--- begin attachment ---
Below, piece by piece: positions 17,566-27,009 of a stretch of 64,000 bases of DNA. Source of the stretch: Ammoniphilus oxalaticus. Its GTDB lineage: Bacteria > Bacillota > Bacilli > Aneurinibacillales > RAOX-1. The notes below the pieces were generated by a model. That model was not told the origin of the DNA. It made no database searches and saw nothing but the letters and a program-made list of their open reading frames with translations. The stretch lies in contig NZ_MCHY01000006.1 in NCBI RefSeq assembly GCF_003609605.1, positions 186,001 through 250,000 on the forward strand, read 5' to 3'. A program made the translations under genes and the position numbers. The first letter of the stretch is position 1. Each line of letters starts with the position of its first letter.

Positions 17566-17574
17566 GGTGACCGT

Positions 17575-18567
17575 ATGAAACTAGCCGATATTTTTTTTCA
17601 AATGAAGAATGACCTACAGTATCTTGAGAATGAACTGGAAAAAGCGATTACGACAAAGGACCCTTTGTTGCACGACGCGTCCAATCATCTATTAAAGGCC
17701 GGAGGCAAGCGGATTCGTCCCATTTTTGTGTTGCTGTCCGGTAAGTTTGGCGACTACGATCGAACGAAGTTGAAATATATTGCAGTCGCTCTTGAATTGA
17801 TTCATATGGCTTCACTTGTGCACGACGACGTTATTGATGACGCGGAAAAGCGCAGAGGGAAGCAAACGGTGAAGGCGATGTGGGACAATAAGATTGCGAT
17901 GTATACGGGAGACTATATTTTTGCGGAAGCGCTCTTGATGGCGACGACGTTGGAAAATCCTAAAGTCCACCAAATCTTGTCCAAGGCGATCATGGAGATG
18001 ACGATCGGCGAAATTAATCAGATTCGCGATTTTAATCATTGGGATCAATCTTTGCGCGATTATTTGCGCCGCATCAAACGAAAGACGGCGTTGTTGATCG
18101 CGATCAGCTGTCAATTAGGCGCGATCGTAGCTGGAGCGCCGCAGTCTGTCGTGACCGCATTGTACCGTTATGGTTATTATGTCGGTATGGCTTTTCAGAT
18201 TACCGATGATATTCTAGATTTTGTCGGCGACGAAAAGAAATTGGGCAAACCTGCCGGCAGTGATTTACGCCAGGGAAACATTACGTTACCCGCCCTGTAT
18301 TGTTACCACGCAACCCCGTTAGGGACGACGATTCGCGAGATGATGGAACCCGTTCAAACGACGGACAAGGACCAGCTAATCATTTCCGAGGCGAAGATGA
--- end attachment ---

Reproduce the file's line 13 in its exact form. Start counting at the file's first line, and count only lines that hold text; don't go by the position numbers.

18301 TGTTACCACGCAACCCCGTTAGGGACGACGATTCGCGAGATGATGGAACCCGTTCAAACGACGGACAAGGACCAGCTAATCATTTCCGAGGCGAAGATGA